Blitva | Croatian Chard & Potato Side Dish

Try my Blitva recipe! Make this traditional Croatian side dish of Swiss Chard with potatoes, garlic and olive oil to remind you of your travels in Croatia. I grew up eating this savory peasant dish and it makes for a perfect side dish or even a unique cold potato salad.

The Dalmatian people of Croatia love this hearty side dish of garlicky potatoes, and Swiss chard (or silverbeet). We call it blitva, which translates to chard.

Think of it like rustic Croatian mashed potatoes or potato salad.

You can serve this blitva recipe hot, room temperature (my favorite), or even straight out of the refrigerator.

Blitva is one of the most well-known Croatian foods. If you want more Croatian recipes, try making sataras, a side dish of stewed vegetables, or grah, a hearty stew of beans and pork.

Serve this side dish alongside main courses like smoked trout, Greek grilled octopus, butter-basted steak, underneath braised beef short ribs, or even with coq au vin.

Serve it alongside other side dishes like risotto, smoked tomatoes, and smoked onions.

Ingredients

  • Potatoes | Yukon Gold potatoes are my favorite choice here, but you can also experiment with fingerling varieties and anything else you enjoy when making mashed potatoes.
  • Swiss Chard | Any chard (silverbeet) will do, including green, red, rainbow, etc.
  • Garlic | Fresh garlic cloves, minced, not powder, and not jarred.
  • Butter | Some would consider this optional; you can stick to just olive oil.
  • Olive Oil | A mixture of olive oil and butter gives the best taste and texture results, in my opinion.
  • Sea Salt & Black Pepper | Freshly cracked pepper and salt to taste. You can even try adding smoked salt.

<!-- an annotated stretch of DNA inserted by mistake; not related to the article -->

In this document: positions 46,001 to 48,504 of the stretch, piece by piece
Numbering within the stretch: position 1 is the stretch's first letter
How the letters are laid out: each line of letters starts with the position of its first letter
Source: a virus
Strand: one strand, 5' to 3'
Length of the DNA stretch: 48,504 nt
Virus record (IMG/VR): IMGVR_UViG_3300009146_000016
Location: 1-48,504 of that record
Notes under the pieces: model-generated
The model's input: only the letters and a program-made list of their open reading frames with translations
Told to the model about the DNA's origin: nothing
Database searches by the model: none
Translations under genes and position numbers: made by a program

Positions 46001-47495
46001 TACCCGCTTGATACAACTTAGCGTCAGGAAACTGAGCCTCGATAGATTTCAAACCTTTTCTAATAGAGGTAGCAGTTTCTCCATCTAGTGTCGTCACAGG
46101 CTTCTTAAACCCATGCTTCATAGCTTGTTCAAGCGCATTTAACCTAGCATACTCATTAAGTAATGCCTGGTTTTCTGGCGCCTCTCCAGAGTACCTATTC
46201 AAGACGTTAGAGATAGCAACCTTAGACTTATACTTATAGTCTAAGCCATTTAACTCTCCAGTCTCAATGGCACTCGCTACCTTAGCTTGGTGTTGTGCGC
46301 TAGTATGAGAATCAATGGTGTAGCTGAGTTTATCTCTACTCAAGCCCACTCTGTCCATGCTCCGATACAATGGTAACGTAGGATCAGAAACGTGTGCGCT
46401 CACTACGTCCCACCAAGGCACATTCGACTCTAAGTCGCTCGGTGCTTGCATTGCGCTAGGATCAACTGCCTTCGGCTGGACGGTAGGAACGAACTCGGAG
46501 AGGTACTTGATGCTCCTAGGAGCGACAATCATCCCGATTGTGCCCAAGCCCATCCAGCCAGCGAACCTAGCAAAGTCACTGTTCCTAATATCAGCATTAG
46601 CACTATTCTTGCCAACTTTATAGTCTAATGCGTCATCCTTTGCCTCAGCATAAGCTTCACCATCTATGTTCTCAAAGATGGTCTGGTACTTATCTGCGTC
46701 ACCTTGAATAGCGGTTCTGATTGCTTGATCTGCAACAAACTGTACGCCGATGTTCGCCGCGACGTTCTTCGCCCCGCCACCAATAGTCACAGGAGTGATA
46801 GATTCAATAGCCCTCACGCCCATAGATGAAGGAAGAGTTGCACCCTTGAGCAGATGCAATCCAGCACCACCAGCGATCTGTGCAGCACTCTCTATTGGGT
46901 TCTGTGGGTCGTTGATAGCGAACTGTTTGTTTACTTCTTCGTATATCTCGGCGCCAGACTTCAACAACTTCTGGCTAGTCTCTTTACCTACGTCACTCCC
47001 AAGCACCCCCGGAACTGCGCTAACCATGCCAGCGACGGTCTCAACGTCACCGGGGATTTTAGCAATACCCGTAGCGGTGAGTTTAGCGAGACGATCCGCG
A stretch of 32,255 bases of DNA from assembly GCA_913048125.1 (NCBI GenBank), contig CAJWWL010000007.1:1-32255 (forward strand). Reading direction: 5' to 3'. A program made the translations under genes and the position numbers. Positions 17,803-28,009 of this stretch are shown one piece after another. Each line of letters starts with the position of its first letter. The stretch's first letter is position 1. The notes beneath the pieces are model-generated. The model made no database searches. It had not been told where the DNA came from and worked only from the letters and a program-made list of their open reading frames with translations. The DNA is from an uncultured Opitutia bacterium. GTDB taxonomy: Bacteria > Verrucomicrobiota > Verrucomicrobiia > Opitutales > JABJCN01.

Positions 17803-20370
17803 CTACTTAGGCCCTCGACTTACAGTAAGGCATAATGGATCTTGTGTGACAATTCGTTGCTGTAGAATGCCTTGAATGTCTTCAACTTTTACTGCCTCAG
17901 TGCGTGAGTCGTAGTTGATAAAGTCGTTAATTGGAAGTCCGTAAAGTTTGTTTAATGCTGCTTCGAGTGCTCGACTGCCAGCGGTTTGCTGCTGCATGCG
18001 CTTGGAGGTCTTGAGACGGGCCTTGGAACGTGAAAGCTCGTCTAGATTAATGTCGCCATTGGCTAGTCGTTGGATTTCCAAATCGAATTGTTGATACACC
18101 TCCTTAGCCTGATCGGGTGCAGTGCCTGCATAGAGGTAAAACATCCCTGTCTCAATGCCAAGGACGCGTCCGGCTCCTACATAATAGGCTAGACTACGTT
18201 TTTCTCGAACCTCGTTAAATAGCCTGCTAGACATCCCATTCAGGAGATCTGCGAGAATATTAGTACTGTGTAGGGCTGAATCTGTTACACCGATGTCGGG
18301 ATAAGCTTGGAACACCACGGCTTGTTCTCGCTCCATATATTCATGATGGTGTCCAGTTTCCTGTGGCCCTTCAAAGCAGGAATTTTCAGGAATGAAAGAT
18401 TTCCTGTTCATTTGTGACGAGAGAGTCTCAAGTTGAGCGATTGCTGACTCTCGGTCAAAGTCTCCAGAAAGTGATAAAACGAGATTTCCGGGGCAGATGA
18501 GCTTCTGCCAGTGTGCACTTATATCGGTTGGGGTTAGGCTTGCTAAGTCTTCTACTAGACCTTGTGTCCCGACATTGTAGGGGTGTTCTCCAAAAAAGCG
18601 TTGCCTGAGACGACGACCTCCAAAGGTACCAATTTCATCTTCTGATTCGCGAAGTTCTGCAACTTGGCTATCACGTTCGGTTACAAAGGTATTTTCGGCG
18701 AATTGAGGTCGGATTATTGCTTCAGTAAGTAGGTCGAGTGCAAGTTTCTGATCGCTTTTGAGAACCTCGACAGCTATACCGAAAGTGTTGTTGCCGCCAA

Equipment

A large, deep-sided pot that can hold all of your ingredients. An enameled cast iron Dutch oven is perfect.

Instructions

Step-by-step instructions to help you make the perfect blitva.

Peeled Yukon Gold potatoes in a colander next to a potato and peeler that has been chopped on a wooden cutting board.

Wash, peel, and chop your potatoes. The size of the potato doesn’t really matter and blitva is served in multiple potato sizes depending on personal preference. If you’re using thin-skinned potato varieties, like a nice red potato, you can even leave some or all of the skin on.

Chopped and peeled potatoes inside of a pot full of water.

Add your potatoes to a large pot of well-salted (as if for pasta) water and bring to a boil

A single large leaf of Swiss chard with the red rib removed.

In the meantime, wash and then remove the fibrous stalk from your Swiss chard leaves.

Swiss chard, the red rib is finely chopped and the green leaf is finely torn into small pieces on a wooden cutting board.

Chop the stalk and leaf separately. The stalk should be about 1/2 inch pieces and the leaf normal bite-sized pieces.

A pot of potatoes cooking with the red Swiss chard leaf. The pot is being stirred.

Add the stalks to the pot of boiling water. The stalks are tough and take longer to cook.

Chopped green leaves of Swiss chard are added to a pot of cooking potatoes.

When the potatoes can be easily pierced with a fork, add the green leaves and cook for a few minutes more.

Drain the blitva.

While the blitva is draining, and in the same pot, heat up/melt your olive oil and butter.

Add garlic and stir until fragrant, about 60 seconds.

Add your blitva into the pot with the hot melted garlic butter and add salt and pepper to taste. Stir with a wooden spoon to combine. Your potatoes will break apart, this is expected. Do not mash, you want a rustic texture.

The finished blitva recipe stirred and combined with the hot, melted butter and garlic in a dark wooden bowl. A spoonful is held close up.
The finished blitva recipe stirred and combined with the hot, melted butter and garlic in a dark wooden bowl.

Substitutions & Variations

  • Smoked Salt | Instead of regular salt, try some smoked sea salt.